Another writer, Ian Watt, claimed that “Marlow’s story can be considered as an abortive quest to escape from the breakdown in society’s modes of reciprocity”. It is a compendium of breakdowns: from the ignominious collapse of Enlightenment values in the Dark Continent and the wreckage of imperial dreams of progress in the luxuriant Congolese wilderness, to the mental breakdowns of Fresleven and Kurtz and the scuttling of Marlow’s steamer by his own colleagues in a shabby plot to destroy Kurtz. Marlow, our first-hand witness on the scene of this devastation, is professionally committed to the colonial system even as he sees only too clearly the horrors perpetrated in its name. Ultimately, this contradiction caused Marlow’s own storytelling procedures to break down. Writing cedes authority to speech — Marlow is postulated as an originating voice of which the texts are mere transcripts — yet that very speech exhibits many of the flaws and imperfections commonly imputed to writing. Marlow’s presence is no guarantee of determinate meaning; he proves to be, as it were, an obscure, ambiguous, illegible speaker whose narrative “seemed to shape itself without human lips in the heavy night-air of the river”.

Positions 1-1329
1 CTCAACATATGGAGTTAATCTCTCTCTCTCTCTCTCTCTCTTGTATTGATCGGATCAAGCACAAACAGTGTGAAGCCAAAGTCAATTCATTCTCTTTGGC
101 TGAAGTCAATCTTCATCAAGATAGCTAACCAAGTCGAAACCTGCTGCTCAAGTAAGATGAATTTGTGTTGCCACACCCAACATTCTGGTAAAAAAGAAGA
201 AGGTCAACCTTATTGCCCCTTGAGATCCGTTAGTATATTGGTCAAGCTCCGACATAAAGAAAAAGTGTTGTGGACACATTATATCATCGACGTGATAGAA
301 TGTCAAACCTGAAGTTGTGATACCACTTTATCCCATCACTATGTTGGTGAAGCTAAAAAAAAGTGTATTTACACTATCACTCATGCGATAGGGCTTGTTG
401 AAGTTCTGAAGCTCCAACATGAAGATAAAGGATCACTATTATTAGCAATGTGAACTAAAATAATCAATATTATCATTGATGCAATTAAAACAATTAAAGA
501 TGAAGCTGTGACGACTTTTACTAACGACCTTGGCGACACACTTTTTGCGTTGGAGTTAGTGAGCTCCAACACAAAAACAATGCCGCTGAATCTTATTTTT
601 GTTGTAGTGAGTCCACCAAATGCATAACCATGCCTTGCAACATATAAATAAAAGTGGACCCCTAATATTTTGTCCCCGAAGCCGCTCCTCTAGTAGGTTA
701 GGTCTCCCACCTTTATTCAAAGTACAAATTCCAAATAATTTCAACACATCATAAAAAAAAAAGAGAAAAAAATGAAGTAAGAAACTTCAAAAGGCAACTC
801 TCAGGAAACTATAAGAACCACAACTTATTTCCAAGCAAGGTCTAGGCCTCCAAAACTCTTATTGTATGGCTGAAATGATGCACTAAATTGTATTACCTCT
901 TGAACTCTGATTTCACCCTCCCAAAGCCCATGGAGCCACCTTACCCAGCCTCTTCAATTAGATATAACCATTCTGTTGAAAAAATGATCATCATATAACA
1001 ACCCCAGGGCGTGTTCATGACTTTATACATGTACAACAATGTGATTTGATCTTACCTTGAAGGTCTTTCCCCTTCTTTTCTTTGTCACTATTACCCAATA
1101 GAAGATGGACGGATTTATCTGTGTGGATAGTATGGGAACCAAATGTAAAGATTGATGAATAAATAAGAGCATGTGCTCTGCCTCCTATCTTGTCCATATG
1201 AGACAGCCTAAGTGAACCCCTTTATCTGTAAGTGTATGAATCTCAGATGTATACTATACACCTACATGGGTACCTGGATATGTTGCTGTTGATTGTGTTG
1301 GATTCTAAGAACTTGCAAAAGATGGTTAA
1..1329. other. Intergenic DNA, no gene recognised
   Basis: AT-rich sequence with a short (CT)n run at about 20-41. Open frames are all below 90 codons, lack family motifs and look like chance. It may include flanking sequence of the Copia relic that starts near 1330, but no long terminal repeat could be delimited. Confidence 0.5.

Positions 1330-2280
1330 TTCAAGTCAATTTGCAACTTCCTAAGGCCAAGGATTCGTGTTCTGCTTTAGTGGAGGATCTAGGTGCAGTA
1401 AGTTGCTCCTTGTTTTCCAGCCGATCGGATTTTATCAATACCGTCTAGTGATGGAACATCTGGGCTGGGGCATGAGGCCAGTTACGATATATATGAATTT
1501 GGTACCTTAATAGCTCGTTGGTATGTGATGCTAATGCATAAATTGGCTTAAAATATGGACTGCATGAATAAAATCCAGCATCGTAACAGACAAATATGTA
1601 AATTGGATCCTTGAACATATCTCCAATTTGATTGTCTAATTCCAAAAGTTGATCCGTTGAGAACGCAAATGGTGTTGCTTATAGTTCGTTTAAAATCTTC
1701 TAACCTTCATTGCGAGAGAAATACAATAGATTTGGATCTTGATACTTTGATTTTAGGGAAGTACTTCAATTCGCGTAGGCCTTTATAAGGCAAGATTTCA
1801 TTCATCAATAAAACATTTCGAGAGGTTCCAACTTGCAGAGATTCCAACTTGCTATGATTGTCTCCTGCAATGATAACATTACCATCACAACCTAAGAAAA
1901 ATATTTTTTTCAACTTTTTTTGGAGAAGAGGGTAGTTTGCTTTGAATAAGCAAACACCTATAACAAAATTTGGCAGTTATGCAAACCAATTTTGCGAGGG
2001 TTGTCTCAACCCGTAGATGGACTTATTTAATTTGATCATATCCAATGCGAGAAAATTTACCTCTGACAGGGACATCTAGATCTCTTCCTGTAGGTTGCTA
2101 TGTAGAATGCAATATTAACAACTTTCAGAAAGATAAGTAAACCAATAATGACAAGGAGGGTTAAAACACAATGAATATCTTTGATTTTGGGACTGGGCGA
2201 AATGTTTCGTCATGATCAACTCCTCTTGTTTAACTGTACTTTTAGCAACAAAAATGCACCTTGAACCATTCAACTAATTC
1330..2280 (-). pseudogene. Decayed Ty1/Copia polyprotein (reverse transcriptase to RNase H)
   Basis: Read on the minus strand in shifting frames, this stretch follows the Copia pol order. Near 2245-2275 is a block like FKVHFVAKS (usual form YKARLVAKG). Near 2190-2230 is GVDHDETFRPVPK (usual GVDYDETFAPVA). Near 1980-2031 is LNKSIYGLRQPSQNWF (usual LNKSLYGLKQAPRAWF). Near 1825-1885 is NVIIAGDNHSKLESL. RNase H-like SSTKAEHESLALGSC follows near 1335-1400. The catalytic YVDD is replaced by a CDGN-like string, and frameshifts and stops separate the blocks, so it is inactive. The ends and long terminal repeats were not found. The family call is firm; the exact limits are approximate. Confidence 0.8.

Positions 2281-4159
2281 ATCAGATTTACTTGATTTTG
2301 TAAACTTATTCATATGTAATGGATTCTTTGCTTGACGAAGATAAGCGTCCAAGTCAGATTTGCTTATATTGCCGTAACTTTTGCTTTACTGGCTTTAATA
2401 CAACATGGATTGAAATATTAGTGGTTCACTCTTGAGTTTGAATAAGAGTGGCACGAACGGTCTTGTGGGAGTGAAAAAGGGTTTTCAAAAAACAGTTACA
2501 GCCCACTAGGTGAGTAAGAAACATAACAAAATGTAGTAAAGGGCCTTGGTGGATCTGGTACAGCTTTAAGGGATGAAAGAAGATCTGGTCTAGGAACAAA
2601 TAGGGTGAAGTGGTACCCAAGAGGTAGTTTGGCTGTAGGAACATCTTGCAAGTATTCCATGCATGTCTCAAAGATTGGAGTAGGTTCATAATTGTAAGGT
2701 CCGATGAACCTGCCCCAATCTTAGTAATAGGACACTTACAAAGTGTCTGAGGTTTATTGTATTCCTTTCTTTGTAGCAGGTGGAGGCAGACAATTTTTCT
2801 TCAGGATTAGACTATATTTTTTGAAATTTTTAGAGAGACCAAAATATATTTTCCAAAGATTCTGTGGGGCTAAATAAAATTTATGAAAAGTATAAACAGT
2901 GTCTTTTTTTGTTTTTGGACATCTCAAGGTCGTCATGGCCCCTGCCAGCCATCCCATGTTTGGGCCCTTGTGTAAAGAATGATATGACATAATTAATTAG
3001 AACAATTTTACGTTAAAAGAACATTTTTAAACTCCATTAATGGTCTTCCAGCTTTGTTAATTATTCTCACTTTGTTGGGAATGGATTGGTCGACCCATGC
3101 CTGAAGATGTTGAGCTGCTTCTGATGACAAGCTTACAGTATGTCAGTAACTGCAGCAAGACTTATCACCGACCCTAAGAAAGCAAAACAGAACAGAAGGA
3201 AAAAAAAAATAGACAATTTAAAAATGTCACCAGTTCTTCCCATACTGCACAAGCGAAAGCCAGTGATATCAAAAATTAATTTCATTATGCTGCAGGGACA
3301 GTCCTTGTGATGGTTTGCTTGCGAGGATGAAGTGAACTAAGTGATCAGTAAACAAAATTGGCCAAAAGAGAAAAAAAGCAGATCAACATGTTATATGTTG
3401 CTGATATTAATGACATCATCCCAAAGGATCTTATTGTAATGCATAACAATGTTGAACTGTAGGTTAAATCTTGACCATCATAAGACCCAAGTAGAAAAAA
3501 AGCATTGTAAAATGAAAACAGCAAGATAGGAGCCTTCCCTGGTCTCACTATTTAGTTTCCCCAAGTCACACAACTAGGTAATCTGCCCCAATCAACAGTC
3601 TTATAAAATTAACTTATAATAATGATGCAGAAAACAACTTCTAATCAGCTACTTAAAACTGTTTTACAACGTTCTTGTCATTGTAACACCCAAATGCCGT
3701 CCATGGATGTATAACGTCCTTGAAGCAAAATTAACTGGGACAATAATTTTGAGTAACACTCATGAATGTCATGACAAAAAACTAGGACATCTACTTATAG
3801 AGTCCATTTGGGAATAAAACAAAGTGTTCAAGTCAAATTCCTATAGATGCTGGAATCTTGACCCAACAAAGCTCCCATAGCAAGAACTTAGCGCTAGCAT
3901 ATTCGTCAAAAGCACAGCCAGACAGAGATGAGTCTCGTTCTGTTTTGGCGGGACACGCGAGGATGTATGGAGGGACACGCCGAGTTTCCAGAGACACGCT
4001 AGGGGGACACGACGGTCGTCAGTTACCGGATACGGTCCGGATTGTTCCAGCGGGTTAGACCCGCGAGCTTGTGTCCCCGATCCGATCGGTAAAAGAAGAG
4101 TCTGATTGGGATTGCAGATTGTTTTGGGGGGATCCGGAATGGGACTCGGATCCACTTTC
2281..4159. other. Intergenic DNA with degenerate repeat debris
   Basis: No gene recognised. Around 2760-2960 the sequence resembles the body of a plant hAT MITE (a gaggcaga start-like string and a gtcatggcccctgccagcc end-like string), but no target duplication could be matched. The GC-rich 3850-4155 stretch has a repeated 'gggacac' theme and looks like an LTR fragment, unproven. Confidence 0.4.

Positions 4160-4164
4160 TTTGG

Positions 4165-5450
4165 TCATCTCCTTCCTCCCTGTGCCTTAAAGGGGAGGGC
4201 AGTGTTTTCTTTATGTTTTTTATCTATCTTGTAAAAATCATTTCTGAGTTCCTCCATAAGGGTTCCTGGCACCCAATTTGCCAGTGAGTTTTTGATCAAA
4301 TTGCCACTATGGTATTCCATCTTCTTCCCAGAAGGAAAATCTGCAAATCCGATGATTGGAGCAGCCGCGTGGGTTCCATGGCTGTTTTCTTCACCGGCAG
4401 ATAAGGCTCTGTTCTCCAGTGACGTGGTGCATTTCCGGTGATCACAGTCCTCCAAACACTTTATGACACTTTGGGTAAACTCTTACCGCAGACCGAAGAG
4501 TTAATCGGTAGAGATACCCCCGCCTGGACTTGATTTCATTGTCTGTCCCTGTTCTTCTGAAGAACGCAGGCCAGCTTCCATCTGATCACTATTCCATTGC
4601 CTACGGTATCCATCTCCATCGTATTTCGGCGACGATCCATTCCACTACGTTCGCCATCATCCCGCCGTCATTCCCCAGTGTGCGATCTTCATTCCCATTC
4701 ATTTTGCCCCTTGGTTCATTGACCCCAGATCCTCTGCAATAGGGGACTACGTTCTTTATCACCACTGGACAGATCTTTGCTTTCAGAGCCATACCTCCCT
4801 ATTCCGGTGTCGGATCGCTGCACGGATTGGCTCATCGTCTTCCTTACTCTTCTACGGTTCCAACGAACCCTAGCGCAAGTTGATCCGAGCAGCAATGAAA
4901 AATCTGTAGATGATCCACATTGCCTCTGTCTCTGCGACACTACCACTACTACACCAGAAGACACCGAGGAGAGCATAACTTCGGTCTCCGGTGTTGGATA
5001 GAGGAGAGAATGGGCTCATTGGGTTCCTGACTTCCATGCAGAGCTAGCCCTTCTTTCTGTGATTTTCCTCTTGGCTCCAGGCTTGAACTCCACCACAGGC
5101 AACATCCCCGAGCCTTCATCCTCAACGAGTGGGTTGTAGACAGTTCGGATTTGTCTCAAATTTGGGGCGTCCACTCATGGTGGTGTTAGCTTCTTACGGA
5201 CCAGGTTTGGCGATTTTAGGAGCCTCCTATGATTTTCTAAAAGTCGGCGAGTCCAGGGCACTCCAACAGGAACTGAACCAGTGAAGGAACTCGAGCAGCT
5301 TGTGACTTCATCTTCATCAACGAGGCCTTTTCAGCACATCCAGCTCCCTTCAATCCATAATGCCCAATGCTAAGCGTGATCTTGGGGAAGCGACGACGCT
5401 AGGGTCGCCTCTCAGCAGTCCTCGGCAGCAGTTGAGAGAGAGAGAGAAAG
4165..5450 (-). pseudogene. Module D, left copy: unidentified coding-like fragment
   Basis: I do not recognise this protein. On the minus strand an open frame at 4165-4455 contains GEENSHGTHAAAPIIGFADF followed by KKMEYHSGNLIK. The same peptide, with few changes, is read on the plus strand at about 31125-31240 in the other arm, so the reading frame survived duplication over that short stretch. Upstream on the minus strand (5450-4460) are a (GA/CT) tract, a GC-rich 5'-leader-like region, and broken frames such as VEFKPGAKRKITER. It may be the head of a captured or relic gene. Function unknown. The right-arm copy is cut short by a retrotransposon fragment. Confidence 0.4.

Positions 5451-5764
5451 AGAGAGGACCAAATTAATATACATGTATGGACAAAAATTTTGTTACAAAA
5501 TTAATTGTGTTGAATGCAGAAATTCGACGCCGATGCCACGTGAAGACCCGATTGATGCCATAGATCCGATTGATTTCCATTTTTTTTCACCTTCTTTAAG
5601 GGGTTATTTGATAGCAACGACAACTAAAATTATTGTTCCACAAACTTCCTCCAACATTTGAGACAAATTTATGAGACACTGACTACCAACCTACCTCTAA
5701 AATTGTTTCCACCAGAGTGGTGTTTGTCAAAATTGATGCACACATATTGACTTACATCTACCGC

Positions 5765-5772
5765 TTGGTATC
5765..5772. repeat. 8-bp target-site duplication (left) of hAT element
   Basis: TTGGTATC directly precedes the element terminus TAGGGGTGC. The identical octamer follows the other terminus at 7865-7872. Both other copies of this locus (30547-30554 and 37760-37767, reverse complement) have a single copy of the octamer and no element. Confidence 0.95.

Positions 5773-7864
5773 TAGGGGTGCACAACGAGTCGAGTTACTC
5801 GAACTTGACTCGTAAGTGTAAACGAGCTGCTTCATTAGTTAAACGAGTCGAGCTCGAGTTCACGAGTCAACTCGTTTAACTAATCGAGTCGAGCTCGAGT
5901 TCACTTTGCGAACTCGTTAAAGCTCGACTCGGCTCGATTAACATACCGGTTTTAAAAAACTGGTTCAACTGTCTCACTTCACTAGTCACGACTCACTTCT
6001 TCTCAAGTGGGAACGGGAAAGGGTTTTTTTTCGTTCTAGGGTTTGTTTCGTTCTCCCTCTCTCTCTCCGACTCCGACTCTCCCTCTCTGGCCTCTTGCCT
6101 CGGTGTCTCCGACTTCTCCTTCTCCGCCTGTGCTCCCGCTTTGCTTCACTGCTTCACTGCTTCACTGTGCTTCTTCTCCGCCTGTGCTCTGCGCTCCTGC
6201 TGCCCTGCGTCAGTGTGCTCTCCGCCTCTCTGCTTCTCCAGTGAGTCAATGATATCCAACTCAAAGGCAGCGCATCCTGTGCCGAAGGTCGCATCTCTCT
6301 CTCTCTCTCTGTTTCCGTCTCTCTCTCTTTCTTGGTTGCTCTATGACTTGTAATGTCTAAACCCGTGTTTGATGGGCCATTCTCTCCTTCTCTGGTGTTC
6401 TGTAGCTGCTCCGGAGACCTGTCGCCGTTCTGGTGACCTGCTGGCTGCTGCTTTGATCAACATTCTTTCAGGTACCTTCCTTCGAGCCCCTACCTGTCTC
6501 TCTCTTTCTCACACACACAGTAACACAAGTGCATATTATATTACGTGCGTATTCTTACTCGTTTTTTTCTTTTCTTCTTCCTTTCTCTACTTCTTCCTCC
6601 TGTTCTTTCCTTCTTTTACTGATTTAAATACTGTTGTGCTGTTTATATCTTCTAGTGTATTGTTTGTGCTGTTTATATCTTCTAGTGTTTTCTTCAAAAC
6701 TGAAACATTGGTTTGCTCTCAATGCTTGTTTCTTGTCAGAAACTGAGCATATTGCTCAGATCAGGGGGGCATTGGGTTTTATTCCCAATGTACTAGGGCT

Moreover, when published in book form in 1902 as the Boer war was ending, the novella imbibed a semblance to criticize the imperialist intervention. As time went on, it was published by Penguin and was reprinted twenty-seven times between 1973 and 1987, no doubt encouraged by Coppola’s version of it as Apocalypse Now in 1979; it is widely reproduced as part of the English literature canon in higher education. Written at the turn of the century just as the high culture/popular culture split was achieving its modern institutionalisation, Heart of Darkness represented a highly cultural novel caught in the act of defining itself against popular culture. It is influenced by H. Rider Haggard’s African novels, especially King Solomon’s Mines (1885) and She (1887).